Wrote this last summer:
July 16, 2007
I spent an hour and a half Saturday in what had to be a preview of Heaven.
An old friend, a guy I worked with during a summer job in the mountains in 1981 and with whom I have maintained infrequent contact during the interim period, was ordained into the priesthood of the Episcopal Church. He was kind enough to invite me to attend and I really wanted to make the effort. This is, obviously, a major mid-life career adjustment for him, one that is going to constitute a lifestyle change that is only beginning.
The ordination took place in Georgia, not a short drive from home. But as the weekend neared, it looked as though the stars would align so that all family members would be otherwise occupied and I could make it.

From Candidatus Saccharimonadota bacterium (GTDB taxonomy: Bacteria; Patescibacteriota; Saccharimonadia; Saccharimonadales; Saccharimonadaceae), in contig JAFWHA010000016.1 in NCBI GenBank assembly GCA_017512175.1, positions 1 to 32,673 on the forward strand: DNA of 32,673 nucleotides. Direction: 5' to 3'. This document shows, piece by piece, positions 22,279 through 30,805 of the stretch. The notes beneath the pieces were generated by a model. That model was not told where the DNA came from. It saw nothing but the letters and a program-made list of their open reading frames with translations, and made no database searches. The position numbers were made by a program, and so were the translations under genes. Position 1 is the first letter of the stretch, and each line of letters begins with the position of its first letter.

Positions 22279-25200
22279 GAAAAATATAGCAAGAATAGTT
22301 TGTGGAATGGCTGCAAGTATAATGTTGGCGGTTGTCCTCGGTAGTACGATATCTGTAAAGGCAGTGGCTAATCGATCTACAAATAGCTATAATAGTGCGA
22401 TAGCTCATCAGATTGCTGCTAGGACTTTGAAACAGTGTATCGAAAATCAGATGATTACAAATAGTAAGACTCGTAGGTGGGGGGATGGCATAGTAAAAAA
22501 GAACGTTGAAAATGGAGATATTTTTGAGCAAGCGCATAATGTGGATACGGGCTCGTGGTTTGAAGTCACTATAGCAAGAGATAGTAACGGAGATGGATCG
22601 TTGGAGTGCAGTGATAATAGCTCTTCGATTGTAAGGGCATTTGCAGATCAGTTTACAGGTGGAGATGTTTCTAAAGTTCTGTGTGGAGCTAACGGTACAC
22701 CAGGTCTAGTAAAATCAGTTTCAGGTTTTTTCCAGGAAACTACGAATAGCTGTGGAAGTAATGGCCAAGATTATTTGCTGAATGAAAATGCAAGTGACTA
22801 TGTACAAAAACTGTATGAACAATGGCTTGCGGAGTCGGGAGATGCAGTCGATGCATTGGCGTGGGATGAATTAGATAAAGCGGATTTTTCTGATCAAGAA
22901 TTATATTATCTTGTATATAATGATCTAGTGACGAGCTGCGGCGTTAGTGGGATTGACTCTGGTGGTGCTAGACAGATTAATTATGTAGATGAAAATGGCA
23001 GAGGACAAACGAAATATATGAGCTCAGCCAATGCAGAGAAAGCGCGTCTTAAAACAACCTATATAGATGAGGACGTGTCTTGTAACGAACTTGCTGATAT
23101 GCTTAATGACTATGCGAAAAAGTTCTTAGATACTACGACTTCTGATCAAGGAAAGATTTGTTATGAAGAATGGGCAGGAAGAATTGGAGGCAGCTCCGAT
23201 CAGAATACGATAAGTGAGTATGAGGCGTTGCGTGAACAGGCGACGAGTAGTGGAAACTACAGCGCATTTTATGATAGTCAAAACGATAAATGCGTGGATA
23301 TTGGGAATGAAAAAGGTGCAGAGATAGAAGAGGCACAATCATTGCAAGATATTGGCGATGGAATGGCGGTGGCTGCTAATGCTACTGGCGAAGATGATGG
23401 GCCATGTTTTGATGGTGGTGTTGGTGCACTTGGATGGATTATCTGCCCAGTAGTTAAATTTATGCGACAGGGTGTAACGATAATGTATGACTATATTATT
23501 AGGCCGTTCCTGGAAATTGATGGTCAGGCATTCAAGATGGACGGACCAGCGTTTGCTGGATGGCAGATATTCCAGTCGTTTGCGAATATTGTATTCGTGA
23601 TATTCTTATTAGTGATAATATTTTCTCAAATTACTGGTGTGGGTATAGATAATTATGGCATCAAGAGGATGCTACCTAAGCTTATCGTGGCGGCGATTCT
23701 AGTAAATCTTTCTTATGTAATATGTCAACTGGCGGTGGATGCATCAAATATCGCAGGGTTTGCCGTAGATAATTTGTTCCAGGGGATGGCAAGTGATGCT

I grew up in a mainline Christian denomination with a modest amount of liturgy. Most of my adult life, however, has been in a non-denominational megachurch. It has been a blessing to me. As with so many good things, though, there are trade-offs, one of which is a lack of tradition. The Evangelical church, in its effort to draw the nonbeliever, or “seeker,” has largely eschewed many of the practices and rubrics to which we former mainliners were once accustomed. That is not necessarily a good thing or a bad thing -- it’s just a fact.
This past Saturday, however, I experienced a taste of “high church” and I am not the same. The glorious organ music, the clergy adorned in red vestments, the responsive readings and the kneeling in prayer called me to a place of worship where I sensed the Divine in a way that refreshed and blessed my soul.
My friend, the new priest, solemnly took vows to model himself after Christ and devote himself to a life of service. I believe that’s a pretty good vow for any of us who would seek to follow the One who gave up His life for us.
I went to support my friend and wish him well. I came away changed. Not a bad way to spend a weekend.